Solids by Volume
The percent of solid material remaining after the coating has completely dried. Measured by applying coating on a surface; measuring while wet then measuring again 24-48 hours later.

This is one of the most commonly misunderstood terms on a product data sheet. Solids by volume is critical to understanding dry film thickness.

Often times you will see spec writers using solids by volume to differentiate one coating from another, or better said, to rule out certain coatings. The solid content of a coating has nothing to do with the quality or performance of a coating. Let’s use acrylic coatings as an example. American WeatherStar High Tensile Acrylic 211 has a 55% solids content. The 211HT is equal to or better than any acrylic coatings on the market today. However, if you look hard enough, you can find acrylic coatings offering 65% solids content. It would be easy and inexpensive to increase the solids content of the 211HT with fillers, but then we would be giving up quality by lowering elongation and tensile strength.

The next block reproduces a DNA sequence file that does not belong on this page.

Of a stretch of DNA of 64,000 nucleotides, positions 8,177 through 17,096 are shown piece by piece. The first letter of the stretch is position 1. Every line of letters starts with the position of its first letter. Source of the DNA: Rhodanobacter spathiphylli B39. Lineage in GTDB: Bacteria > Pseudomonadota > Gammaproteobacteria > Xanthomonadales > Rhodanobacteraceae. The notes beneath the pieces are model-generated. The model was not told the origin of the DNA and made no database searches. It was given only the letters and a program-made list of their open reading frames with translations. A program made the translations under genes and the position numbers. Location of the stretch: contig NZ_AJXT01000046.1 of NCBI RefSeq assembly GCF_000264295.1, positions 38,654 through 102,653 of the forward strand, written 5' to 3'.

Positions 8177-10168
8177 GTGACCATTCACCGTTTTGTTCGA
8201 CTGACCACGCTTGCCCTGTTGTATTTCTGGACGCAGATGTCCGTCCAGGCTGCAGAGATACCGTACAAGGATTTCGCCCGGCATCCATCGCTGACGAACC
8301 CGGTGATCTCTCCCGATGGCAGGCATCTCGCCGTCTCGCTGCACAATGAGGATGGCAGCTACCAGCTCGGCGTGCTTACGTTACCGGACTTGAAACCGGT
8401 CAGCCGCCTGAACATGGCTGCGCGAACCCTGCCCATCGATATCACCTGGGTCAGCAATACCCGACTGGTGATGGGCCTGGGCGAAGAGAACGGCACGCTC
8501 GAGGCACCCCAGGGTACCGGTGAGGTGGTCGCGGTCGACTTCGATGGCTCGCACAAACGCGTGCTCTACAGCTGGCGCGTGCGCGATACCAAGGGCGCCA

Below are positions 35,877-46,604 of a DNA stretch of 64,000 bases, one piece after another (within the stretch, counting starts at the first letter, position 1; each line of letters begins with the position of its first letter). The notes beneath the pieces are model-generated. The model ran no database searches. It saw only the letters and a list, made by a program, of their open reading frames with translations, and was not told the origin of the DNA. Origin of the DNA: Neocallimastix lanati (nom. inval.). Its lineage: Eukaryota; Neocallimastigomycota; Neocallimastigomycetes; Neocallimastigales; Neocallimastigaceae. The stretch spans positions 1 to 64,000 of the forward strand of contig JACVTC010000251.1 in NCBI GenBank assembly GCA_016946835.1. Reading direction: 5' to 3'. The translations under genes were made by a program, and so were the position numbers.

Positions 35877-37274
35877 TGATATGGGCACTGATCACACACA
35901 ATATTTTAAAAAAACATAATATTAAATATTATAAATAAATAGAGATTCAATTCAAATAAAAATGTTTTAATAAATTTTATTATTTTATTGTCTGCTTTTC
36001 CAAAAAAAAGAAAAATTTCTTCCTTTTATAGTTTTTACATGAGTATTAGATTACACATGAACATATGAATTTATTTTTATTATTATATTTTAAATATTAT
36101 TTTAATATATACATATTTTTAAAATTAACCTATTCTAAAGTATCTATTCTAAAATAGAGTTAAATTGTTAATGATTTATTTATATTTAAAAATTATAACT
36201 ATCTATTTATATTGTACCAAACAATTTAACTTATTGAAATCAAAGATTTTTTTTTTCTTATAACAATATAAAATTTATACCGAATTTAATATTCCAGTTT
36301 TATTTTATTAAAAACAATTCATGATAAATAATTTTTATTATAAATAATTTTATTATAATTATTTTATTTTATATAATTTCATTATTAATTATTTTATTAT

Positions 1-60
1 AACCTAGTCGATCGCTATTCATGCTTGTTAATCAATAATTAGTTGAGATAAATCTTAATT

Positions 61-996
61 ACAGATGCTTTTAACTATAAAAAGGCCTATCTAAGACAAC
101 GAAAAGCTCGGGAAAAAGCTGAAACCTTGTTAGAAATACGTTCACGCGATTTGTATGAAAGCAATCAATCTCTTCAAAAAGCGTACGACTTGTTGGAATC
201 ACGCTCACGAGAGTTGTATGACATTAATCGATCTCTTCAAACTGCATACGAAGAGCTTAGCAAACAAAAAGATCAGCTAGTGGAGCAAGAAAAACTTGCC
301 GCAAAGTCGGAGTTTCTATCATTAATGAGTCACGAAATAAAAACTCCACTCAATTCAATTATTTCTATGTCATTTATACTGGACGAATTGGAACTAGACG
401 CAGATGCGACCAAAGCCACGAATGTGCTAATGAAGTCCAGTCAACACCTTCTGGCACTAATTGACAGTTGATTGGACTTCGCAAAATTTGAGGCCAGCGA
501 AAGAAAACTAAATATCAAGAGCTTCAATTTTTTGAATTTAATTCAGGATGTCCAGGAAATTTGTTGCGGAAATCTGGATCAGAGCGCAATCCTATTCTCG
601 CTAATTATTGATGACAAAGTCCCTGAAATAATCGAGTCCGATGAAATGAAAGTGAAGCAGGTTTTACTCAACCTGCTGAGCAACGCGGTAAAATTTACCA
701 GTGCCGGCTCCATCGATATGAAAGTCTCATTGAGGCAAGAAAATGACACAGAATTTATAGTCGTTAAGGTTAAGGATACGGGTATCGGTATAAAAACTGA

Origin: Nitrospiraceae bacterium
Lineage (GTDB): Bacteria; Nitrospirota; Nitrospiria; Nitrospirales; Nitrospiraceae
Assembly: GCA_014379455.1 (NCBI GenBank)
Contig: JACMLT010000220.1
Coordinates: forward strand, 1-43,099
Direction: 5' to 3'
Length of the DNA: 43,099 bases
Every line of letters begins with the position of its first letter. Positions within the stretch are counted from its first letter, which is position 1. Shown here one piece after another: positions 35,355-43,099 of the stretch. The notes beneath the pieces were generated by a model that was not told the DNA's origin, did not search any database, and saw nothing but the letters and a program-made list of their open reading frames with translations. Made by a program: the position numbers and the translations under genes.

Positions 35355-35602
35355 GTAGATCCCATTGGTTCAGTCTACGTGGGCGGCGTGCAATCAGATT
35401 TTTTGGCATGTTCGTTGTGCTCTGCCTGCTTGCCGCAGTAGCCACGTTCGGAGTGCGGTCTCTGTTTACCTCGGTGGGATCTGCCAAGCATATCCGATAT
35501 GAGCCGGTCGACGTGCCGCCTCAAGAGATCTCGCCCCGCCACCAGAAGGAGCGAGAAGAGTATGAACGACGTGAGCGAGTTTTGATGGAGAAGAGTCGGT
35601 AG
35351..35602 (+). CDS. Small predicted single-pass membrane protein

Another example where solids content is often used incorrectly is with silicone coatings. American WeatherStar offers two silicone products with similar performance once cured. Silicone 410 has 69% volume solids whereas the High Solids Silicone 412 has 96%. We sell 10 times the volume of 410 over 412, even though it has lower solids. This is because it’s easier to work with, and it has better adhesion qualities than any of the high solid silicones on the market today. Once cured, both have great physical properties. The high solids product cost more per gallon but is slightly less expensive on a per dry mil basis. We see this as a contractor preference issue. American WeatherStar has great confidence in both products.